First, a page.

Rampant corruption and a judicial crisis have fuelled the militant recruitments. For decades – even before 2013 when devolution came to effect – resource allocation was skewed which resulted in the marginalization of some areas. An effect that is still being felt to date.

“The extremists are promising hefty pay for local fighters who have largely remained unemployed or poorly paid,” Khalifa said. “They target those below 30 years, Kenya’s biggest population and one which has been greatly affected and impacted by unemployment.

Khalifa also said terror attacks increased when Kenya joined the African Union Mission to Somalia (AMISOM) in 2011, sending its troops to ‘stabilize’ the country. There are several reasons why locals support Al Shabab and the most common ones are unemployment, extrajudicial killings, enforced disappearance, and political and economic marginalization.

According to the United Nations Development Programme (UNDP), Kenya leads other East African countries with the largest number of unemployed people. Records show that one in every five Kenyans is unemployed compared to Tanzania where one in every 20 Tanzanians is without a job.

Youth unemployment in Kenya has been described as a ticking time bomb. Three-quarters of the population are under the age of 30.

While it’s true that Al Shabab has used social media to recruit young unemployed people, the terror group also uses other ploys to enlist its members. One of them is to lure teenagers with well-paid jobs.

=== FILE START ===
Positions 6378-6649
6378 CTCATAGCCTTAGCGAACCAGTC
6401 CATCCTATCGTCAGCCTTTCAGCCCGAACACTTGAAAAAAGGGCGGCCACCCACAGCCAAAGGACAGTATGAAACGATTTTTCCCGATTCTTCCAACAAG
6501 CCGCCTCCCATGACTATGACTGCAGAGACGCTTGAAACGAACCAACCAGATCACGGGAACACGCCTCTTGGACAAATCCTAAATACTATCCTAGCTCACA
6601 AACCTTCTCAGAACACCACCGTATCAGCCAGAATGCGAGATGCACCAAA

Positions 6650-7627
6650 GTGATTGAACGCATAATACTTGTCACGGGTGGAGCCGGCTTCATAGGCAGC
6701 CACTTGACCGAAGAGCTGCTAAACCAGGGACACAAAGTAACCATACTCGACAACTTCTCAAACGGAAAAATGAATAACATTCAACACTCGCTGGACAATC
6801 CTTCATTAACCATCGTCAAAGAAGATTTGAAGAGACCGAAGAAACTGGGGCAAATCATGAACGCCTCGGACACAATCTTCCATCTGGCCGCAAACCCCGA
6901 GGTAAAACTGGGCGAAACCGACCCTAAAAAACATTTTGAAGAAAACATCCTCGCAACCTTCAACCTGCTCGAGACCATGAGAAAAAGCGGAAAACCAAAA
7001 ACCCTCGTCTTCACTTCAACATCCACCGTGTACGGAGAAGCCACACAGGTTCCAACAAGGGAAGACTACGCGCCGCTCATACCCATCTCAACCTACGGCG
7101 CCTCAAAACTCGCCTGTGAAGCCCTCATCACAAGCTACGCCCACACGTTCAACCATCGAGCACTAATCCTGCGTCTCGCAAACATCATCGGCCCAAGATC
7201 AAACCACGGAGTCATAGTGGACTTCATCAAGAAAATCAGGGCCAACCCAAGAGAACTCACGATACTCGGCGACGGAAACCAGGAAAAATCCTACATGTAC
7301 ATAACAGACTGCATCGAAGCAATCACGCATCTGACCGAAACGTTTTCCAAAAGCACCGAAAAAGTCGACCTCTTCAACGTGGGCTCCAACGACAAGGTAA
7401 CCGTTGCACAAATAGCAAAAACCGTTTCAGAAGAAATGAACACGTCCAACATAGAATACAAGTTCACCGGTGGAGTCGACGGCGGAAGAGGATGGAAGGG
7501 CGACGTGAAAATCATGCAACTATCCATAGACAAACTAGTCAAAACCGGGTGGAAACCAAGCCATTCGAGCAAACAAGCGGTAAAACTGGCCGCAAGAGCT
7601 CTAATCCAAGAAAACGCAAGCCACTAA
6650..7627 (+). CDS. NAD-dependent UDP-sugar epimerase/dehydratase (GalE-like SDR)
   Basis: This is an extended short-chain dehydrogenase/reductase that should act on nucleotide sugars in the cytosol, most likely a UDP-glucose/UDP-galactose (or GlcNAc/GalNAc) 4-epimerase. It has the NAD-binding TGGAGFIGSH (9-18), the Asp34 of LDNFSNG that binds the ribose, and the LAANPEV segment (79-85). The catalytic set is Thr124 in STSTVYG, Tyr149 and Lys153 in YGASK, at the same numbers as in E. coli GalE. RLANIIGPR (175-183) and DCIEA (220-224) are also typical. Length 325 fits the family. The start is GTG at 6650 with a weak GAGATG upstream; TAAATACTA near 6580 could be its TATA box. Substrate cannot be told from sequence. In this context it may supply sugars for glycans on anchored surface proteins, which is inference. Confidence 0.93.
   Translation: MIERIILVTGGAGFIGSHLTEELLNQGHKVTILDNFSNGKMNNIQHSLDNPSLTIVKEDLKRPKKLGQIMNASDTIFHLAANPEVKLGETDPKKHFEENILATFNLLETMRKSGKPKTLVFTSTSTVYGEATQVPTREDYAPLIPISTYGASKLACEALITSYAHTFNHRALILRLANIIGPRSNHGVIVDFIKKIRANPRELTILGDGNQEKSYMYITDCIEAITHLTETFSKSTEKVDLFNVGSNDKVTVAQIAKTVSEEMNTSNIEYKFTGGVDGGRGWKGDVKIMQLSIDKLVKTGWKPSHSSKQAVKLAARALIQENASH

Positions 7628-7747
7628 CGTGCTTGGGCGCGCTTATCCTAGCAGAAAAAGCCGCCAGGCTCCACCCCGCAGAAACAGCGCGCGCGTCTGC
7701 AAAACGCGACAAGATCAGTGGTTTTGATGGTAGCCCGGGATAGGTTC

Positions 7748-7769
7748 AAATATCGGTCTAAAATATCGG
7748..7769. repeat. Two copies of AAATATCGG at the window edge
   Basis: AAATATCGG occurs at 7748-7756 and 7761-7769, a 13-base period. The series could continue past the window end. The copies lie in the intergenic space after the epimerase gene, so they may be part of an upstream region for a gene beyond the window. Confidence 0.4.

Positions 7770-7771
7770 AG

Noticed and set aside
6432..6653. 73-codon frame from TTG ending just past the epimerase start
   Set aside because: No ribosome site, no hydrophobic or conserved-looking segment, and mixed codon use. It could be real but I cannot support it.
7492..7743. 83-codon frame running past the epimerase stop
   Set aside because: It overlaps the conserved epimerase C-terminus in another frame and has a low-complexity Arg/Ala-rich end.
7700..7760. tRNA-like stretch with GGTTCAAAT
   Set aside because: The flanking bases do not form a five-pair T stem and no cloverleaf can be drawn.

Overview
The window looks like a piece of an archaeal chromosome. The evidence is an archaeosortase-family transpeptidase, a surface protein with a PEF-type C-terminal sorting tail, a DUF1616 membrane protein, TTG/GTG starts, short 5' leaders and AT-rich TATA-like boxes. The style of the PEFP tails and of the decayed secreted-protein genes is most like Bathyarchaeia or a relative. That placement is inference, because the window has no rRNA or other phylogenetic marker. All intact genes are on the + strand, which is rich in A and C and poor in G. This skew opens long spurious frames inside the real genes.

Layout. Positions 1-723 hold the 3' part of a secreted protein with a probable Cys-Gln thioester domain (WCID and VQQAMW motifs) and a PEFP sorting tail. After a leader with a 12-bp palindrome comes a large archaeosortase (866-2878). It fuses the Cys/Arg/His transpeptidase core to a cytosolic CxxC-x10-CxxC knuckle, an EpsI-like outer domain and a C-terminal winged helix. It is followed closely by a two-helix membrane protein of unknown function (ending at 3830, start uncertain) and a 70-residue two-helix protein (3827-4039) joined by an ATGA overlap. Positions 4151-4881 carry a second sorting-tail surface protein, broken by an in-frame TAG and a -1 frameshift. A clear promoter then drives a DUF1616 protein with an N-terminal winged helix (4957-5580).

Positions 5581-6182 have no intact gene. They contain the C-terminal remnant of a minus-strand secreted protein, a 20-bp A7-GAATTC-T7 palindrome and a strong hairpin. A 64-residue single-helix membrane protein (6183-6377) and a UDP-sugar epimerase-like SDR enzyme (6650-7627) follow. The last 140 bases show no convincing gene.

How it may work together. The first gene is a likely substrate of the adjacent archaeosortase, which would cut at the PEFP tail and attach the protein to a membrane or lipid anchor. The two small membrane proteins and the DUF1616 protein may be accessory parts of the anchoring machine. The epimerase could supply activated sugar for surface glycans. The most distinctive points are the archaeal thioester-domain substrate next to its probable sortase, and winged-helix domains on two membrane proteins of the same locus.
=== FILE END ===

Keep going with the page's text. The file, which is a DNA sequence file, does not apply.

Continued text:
They are taken to training camps, given code names, and taught how to make bombs and to wield weapons until they ‘graduate’ and inflict violence upon people and the state.

Al Shabab’s use of Kiswahili and the depiction of Swahili-speakers in its media propaganda are indicative of the insurgent movement’s desire to attract more recruits from East Africa, where Kiswahili, the language of an estimated 35 million people, is widely spoken. Kiswahili, a Bantu language, is a lingua franca in Kenya, Tanzania, Uganda, and parts of southern Somalia.

Subverting roles of women contributed to female radicalization
An examination of the political and ideological motivations behind people joining the Al-Shabaab shows that in some cases, they do make autonomous decisions based on their response to the grievances of the Muslim community.

But other structural and cultural factors were at play such as the patriarchal set-up in families and their communities. Some women’s decision-making conformed to subservient attitudes and roles. These women, mainly from the coastal Muslim communities, revealed that they were subject to traditional gender roles, suggesting deference to social norms.

Nuances betray the pattern

But not all women joining the Al-Shabaab lived lives of subjugation before joining. Some returnees had good family lives or were happily settled. Yet, in other cases, the women were happily settled and one tragic event sent them into an unprecedented spiral of mass killing. This pattern in particular has been highlighted in the life and radicalization of County Down Northern Ireland-born Samantha Lewthwaite. It showcases the difficulty in determining a clear pattern for why women are radicalized, particularly to Islamism.

Rachel Brooks contributed to this report.